Plant-Based Meat Versus A Natural Plant-Based Diet
By Jill Horn
In recent years, the popularity of plant-based meat alternatives has seen a remarkable surge, with an increasing number of people adopting these products which are marketed as a healthier and more environmentally friendly option than beef. The rise of plant-based meat substitutes can be observed through various indicators, such as the proliferation of advertisements and banners promoting Beyond Burgers and vegan “Chick’n” in major cities like Los Angeles. Grocery stores, fast food chains and even some high end restaurants now offer an extensive range of plant-based alternatives to traditional meat products, including beef, pork, chicken, and fish. In this article, I will critically explore some of the health and environmental impacts of plant-based meat alternatives.
“Although there are substantial benefits to shifting one’s diet toward higher intake of plant-based, organically grown, whole foods, the consumption of ultra-processed, plant-based meat alternatives should not be recommended until scientific evidence has clearly demonstrated health and environmental benefits of such foods.”
The consumption of ultra-processed plant-based meat alternatives may come with more long-term health risks than benefits. While the health benefits of following a largely plant-based diet have been well-established by large body of research, but these benefits shouldn’t be confused with high consumption of plant based meat substitutes, which oftentimes is full of sodium, preservatives, sugar, pesticides, and trans-fats. In addition, plant based meat products sold in fast food places often come with French fries, sauces and cheese which not only contribute calories but unhealthy components. The majority of plant-based meat alternatives have gone through rigorous processing, classifying as level 4 foods on the NOVA scale of processed foods. Ultra-processed foods in general have been shown to negatively impact human health, with gut dysbiosis, increased inflammation, and higher risk for chronic disease being just part of the problem. Further health risks of consuming some plant based meat substitutes come from the use of genetically modified soy contaminated by glyphosate (Roundup), which has been associated with endocrine disruption, increased risk for cancer, DNA damage, and liver damage. Thus while there are substantial benefits to shifting one’s diet toward higher intake of plant-based, organically grown, whole foods and reduction of beef consumption, the consumption of plant based meat alternatives does not necessarily have the same intended benefits, despite its reduced environmental impact. Reducing beef consumption while increasing minimally processed natural protein sources, such as organically grown soybean tofu and tempeh, eggs, and legumes is a healthier alternative.
“Studies have indicated that substituting meat consumption with plant-based alternatives can lead to a staggering 50% reduction in greenhouse gas emissions.”
Beyond the health benefits of eating more plant based foods, decreasing meat consumption may play a crucial role in reducing the environmental burden associated with meat production. Large scale livestock farming in central and South America to satisfy the insatiable appetite for meat in the US, China and Europe is a major contributor to global greenhouse methane gas emissions, deforestation, and water consumption. Studies have indicated that substituting meat consumption with plant-based alternatives can lead to a staggering 50% reduction in greenhouse gas emissions. Such a reduction is of paramount importance in the face of climate change and the urgent need to lower human impact on the environment. For example, replacing 1 serving of beef-derived protein with protein from peas presents a 24% to 100% smaller environmental burden across all categories tested in a recent study in the Journal of Cleaner Production. These findings support the suggestion that there is great potential for a reduction of meat consumption to alleviate environmental pressures and conserve natural resources. Last but not least, reducing or eliminating the consumption of animal based meat consumption and animal products in general results in a reduction of the unethical treatment of animals associated with the production meat.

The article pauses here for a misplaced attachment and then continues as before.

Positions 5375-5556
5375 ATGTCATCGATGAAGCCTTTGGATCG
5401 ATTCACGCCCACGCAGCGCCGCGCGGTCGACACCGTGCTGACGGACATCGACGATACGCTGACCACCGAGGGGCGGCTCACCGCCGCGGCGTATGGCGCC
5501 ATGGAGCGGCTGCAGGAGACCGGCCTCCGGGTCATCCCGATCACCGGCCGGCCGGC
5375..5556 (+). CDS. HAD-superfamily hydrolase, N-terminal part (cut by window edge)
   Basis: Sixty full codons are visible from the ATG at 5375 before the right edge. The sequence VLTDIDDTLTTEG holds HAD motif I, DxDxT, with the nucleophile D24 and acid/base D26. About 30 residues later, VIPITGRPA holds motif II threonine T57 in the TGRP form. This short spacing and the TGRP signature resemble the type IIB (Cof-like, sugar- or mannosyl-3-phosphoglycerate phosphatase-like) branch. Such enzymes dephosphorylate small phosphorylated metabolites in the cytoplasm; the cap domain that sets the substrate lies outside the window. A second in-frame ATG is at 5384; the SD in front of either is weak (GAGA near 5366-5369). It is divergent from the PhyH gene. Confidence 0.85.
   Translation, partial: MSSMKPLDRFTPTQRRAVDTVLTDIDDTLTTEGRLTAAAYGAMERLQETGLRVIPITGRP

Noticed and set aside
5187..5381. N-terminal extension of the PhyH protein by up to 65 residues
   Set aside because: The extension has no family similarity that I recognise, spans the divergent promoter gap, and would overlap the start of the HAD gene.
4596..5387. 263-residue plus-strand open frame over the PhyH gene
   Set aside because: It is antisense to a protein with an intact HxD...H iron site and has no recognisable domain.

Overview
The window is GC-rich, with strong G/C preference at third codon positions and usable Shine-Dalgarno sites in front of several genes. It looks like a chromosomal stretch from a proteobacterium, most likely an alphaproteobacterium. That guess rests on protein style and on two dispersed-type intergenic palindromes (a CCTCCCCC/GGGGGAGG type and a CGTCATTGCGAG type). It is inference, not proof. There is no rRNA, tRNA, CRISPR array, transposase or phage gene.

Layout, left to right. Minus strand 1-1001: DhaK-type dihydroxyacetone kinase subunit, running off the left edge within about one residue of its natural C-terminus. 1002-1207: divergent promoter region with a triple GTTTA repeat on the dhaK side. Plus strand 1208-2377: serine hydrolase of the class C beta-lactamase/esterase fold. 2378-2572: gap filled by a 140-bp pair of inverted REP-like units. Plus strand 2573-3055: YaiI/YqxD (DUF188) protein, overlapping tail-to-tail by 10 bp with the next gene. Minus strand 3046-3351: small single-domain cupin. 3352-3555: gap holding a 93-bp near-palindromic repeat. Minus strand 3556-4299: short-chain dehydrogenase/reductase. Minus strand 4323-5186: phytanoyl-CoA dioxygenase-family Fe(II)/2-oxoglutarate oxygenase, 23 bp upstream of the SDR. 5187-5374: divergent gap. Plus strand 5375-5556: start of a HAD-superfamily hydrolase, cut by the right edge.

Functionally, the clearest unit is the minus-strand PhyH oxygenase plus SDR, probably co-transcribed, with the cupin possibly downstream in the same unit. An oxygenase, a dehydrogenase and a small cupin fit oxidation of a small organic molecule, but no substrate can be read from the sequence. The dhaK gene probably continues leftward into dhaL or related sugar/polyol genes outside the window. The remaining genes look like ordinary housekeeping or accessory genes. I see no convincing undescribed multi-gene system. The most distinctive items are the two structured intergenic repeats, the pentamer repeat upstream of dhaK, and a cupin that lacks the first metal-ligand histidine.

“By embracing the ingestion of more organically grown, minimally processed healthy plant foods, individuals can not only contribute to their own well-being, but also actively participate in creating a more sustainable future for the planet.”
In conclusion, eating a largely plant-based diet and reducing meat intake has emerged as a viable and sustainable option for health-conscious consumers seeking to make more environmentally friendly food choices. A large and still growing body of scientific evidence highlights the potential health benefits of adopting largely plant-based diets, including reduced risks of cardiovascular disease, colon cancer and metabolic diseases. Furthermore, substituting traditional meat with minimally processed, sustainably grown plant-based alternatives can significantly reduce greenhouse gas emissions and land use, thereby greatly mitigating the environmental impact of food production. While the production of plant based meat substitutes reduces the associated environmental impact, there is currently no convincing evidence for a health benefit of such ultraprocessed foods.
Jill Horn is a recent UCLA graduate with a degree in Neuroscience. She is deeply interested in the interconnectedness of body, mind, and spirit takes an integrative approach to health and well-being. She aspires to the public about a research-based lifestyle and mindset that promote health. Jill also deeply resonates with the One Health concept, which emphasizes the interdependence of the health of people and the health of our planet, given the climate crisis we are facing.